While Bach dominated the ethos of Emmanuel Music, Mr. Smith also led the US premieres of several Handel operas in their uncut versions. He led the choral works of Heinrich Schütz and programmed large surveys of the chamber and vocal music of Schubert, Brahms, Debussy, Ravel, and Schumann. In the 1980s, he collaborated with Peter Sellars in iconoclastic productions of Mozart's Da Ponte operas, stagings that have been performed internationally and released on DVD. Mr. Smith and Sellars also collaborated on a famous production of Handel's "Orlando" that placed the action both at the Kennedy Space Center in Cape Canaveral, Fla., and on the planet Mars. The choreographer Mark Morris was also a close collaborator, and Mr. Smith led the world premiere of Morris's most acclaimed work, "L'Allegro, il Penseroso, ed il Moderato," in Brussels.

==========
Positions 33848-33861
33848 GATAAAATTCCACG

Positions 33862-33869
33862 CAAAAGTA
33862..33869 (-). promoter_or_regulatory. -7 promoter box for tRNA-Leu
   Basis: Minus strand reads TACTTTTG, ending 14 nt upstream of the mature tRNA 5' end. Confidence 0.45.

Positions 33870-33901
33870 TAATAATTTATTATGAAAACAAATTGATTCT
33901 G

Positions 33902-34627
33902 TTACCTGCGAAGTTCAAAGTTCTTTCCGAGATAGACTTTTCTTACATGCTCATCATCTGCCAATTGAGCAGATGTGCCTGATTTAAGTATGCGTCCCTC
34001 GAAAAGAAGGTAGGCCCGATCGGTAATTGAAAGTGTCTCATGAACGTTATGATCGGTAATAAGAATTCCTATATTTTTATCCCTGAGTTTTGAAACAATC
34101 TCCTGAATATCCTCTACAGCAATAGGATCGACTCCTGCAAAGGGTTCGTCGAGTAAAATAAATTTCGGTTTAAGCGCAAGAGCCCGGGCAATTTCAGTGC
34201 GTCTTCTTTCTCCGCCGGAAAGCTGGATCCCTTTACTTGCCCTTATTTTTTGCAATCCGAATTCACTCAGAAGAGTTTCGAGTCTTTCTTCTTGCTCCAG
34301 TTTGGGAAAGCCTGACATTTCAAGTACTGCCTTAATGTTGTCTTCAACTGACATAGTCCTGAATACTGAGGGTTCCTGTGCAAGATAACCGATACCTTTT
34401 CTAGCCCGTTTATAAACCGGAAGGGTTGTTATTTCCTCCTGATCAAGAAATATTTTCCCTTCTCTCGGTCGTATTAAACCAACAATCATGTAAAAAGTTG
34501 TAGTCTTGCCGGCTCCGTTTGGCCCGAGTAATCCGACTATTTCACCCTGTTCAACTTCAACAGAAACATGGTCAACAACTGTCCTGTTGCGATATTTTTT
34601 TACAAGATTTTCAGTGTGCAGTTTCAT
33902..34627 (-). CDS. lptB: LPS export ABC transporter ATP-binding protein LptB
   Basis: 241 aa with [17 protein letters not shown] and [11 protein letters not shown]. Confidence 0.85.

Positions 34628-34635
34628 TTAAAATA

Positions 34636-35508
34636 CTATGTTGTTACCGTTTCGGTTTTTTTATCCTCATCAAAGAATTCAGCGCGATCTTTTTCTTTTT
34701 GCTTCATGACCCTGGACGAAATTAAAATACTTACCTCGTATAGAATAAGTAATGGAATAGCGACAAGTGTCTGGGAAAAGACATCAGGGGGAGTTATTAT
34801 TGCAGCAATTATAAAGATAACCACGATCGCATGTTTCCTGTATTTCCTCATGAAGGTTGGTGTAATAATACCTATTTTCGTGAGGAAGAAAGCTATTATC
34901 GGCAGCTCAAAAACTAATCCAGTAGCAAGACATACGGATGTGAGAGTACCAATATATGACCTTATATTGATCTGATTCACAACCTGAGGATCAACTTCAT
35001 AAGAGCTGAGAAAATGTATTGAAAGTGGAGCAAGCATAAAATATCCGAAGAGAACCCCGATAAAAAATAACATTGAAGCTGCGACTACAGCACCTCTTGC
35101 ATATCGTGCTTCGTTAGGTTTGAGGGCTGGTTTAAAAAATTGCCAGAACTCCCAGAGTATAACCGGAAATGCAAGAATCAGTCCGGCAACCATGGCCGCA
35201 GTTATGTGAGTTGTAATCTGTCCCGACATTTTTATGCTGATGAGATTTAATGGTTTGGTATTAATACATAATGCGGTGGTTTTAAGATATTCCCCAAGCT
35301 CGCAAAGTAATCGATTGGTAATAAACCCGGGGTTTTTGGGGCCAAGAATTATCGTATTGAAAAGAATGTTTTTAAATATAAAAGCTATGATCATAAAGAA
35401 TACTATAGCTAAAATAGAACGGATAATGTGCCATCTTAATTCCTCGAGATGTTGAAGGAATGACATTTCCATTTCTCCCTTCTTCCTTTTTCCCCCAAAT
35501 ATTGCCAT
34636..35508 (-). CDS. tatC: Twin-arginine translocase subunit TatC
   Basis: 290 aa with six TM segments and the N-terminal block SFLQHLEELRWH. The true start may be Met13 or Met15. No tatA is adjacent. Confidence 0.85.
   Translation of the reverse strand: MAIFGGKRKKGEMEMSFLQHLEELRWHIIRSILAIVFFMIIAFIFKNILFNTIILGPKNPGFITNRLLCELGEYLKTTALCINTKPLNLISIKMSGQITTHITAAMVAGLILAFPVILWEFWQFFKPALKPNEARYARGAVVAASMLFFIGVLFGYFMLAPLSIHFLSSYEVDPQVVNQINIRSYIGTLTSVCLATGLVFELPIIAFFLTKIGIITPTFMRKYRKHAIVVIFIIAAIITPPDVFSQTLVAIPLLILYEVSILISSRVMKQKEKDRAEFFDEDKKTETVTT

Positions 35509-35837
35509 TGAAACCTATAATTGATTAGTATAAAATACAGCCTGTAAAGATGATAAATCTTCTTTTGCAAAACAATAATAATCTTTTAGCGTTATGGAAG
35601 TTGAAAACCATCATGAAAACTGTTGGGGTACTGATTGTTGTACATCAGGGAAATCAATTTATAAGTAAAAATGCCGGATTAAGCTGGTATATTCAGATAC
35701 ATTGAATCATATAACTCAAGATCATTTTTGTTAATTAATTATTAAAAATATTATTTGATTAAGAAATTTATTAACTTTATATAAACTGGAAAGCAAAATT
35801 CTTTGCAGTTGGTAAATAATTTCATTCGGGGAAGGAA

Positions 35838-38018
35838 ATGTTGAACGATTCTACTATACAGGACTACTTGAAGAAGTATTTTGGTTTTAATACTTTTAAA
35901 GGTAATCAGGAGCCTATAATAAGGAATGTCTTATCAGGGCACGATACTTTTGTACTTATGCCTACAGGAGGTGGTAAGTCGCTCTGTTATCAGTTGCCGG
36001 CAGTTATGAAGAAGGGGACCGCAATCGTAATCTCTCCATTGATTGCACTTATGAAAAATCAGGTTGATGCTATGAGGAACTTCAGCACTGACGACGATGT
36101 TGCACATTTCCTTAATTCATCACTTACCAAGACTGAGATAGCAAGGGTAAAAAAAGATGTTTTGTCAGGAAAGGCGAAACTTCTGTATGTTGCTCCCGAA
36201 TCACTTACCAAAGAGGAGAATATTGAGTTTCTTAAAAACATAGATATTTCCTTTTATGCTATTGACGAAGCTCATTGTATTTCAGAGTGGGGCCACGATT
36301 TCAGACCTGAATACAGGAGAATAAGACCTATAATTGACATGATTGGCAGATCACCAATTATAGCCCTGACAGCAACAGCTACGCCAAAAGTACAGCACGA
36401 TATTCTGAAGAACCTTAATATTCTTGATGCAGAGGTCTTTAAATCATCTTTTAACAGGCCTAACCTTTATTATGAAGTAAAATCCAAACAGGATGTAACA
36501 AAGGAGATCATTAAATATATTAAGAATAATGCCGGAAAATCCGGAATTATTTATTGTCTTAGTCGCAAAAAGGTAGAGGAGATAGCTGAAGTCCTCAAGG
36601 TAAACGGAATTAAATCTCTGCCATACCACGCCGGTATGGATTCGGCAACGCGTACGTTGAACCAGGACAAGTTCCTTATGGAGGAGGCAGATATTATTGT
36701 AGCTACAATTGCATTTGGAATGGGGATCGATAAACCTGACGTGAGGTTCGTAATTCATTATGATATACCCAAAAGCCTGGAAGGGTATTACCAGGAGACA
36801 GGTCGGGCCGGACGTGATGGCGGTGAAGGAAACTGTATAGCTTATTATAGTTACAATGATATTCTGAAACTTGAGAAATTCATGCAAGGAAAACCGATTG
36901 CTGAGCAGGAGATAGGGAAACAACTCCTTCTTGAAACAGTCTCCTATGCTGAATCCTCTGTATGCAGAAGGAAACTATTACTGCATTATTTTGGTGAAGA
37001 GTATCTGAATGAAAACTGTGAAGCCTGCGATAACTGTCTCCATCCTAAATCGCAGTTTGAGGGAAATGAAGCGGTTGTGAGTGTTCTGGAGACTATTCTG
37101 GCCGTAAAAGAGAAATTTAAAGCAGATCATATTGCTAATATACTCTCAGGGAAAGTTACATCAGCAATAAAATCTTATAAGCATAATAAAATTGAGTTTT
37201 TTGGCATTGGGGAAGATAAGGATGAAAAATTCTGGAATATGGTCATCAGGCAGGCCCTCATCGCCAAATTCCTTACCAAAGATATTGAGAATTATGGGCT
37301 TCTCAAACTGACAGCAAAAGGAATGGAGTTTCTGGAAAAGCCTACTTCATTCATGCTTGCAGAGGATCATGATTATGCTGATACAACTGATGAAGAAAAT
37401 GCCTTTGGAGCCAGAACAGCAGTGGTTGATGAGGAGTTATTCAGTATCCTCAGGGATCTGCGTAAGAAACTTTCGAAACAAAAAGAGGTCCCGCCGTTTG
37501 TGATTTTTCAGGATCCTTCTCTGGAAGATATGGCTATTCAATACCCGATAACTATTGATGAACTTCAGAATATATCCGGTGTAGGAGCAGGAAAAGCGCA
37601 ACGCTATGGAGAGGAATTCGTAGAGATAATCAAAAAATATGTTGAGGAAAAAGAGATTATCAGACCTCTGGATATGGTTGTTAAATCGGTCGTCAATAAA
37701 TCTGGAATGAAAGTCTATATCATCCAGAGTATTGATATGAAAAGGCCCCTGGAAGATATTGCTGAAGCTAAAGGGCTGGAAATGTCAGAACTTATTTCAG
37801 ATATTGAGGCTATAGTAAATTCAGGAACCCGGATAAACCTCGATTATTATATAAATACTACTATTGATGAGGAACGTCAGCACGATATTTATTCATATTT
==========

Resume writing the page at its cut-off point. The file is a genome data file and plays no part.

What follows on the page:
But it was less for his occasional adventures in opera and dance and more for his daily devotion to discovering the vital expressive core of every piece that made Mr. Smith a much-loved figure among local audiences and musicians. One violist who played in the Orchestra of Emmanuel Music and later sang in the chorus was the late Lorraine Hunt Lieberson. She became a revered mezzo-soprano but continued her collaboration with Mr. Smith and Emmanuel Music, most notably in a gripping staging of two Bach cantatas, directed by Sellars and conducted by Mr. Smith. The theater piece toured widely and was recorded on the Nonesuch label. The large group of musicians associated with Emmanuel Church includes the baritone Sanford Sylvan, and composer John Harbison wrote several works that were premiered at Emmanuel Church.

Mr. Smith "had a very pure relationship to music that never wavered; he was completely invested in everything he did," Harbison said yesterday. "Through a unique kind of energy he brought all these people together and convinced them this was a way to exist - and now Craig's community of musicians spans generations, and some of them have spread all over the country."